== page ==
Well, the aforementioned friend and coworker decided to give me a crash course in the pronunciation of composers’ names, much to her own amusement. I will say, I think I did an exceptional job considering I have little to no knowledge of classical music, and I do have witnesses – an elementary understanding of French, German, and Russian pronunciation certainly came to my aid. There were a few that tripped me up, I admit, and these were a source of raucous laughter for my teachers (WHATEVER PROKOFIEV). But I was given a passing grade, and as a reward I got to smile a smug little smile with the composer-laden sticky notes on my fingers. Good memories, good memories.

(yes, same sweatshirt as before)

(yes, same sweatshirt as before)

A goal: I like to think I’m a kind person, but I am also an intense critic. Like, needlessly. See, I have always fancied myself a pretty intuitive young lady – for a long time, this meant first impressions were sufficient to understand another person. I met them, I got them. And although thankfully I’ve moved on from this naive notion, I still find myself, from time to time, flattening people for my own convenience. In some cases this means I imagine a person as divine perfection (laughable), in others it means I caricaturize someone for a private laugh with my friends (can range from questionable to reprehensible). Nixing this practice is going to be a challenge, partly because I am so reliant on my so-called “keen social observations” for my day-to-day comedic bits, but I really want to be, first and foremost, a truly kind person, and I believe that starts with imagining people complexly. It’s a lot harder to sneer or scoff or criticize when everyone is perceived as fully human, singular, with experiences that are unique and unknown to any passing stranger. To put it concisely: I want to get better at recognizing the multi-facetedness of every person and, in so doing, lessen the unnecessary criticism and up the kindness (even if it’s just in me talking to myself).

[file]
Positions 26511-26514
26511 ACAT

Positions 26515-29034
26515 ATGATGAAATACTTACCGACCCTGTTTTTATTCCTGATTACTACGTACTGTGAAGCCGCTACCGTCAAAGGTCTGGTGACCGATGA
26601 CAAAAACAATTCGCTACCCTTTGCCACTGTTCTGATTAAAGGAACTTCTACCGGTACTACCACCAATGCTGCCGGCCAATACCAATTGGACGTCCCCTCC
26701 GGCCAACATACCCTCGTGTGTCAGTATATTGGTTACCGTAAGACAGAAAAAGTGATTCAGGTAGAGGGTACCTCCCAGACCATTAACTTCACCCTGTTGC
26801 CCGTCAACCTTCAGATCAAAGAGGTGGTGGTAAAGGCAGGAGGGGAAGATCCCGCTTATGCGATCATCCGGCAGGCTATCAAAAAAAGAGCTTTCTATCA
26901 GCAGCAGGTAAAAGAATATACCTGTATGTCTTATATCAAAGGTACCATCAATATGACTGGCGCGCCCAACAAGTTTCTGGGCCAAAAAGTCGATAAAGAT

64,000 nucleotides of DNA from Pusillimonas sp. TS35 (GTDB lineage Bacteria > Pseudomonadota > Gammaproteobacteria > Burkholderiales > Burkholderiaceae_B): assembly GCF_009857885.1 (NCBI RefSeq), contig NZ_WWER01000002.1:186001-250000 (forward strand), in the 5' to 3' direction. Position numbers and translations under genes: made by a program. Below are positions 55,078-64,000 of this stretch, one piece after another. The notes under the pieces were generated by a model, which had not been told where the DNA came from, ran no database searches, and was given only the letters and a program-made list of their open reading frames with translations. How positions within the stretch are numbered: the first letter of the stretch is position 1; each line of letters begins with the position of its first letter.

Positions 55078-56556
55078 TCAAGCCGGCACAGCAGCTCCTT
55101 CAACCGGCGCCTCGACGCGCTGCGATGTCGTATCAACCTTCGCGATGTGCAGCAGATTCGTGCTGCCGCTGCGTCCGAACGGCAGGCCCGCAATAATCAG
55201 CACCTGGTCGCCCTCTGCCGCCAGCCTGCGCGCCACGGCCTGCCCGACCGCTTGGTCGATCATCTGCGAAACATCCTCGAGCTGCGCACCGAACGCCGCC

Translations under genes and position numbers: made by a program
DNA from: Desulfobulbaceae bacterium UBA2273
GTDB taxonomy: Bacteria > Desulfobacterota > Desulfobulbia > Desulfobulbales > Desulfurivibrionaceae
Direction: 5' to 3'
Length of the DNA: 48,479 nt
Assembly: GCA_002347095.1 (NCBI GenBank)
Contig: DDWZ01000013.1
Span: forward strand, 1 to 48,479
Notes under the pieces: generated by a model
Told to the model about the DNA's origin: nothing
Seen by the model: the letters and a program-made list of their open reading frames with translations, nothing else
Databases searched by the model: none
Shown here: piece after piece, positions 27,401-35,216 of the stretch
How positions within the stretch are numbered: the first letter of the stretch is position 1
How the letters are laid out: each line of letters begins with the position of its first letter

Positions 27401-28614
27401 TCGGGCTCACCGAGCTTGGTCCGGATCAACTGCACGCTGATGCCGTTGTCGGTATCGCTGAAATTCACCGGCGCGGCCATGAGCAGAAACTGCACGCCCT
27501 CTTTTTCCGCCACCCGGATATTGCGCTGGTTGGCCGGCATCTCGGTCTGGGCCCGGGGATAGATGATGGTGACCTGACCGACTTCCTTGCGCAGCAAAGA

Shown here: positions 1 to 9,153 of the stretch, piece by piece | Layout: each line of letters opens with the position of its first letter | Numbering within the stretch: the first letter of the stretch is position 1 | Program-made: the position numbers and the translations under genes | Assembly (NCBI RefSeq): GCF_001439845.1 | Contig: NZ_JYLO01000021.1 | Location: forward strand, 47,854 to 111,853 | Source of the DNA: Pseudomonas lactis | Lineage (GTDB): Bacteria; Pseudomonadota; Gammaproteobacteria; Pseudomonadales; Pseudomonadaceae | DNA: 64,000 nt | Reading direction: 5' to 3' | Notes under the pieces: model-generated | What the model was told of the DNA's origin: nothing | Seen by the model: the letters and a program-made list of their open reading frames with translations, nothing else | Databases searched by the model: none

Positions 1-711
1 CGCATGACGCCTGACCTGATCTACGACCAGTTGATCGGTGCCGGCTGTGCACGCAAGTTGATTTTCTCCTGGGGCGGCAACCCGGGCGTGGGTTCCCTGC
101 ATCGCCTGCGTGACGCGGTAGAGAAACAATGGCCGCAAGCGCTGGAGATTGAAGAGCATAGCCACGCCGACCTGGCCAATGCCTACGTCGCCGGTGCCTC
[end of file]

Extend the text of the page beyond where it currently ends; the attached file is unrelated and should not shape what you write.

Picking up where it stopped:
A song: This song I have definitely mentioned before, and I mention it again because, seriously, I have listened to it at least three times a week for the past seven months (no wonder spotify recognizes it as my top-played song of 2014). Melancholy but powerful, “Byegone” by Volcano Choir stuck with me through spring, summer, fall, and winter, and I still have not grown tired of it. Atta boys.

Also, this video is literally just fluorescent lights strapped to a tree, but it might be one of my favorite music videos of all time…?


Catch you on the flipside.

Dear Santa Clause

I just had a moment. One where I picked up on something I should have gotten a very long time ago.

My sister and I, growing up, were firm believers in Santa – not abnormal for the culture in which I have been brought up. We made him cookies, we looked for reindeer tracks in the driveway on Christmas morning, and, naturally, wrote him the occasional letter/demanding wishlist. The only problem in all of this was that I was perpetually unclear on the spelling of Santa’s name.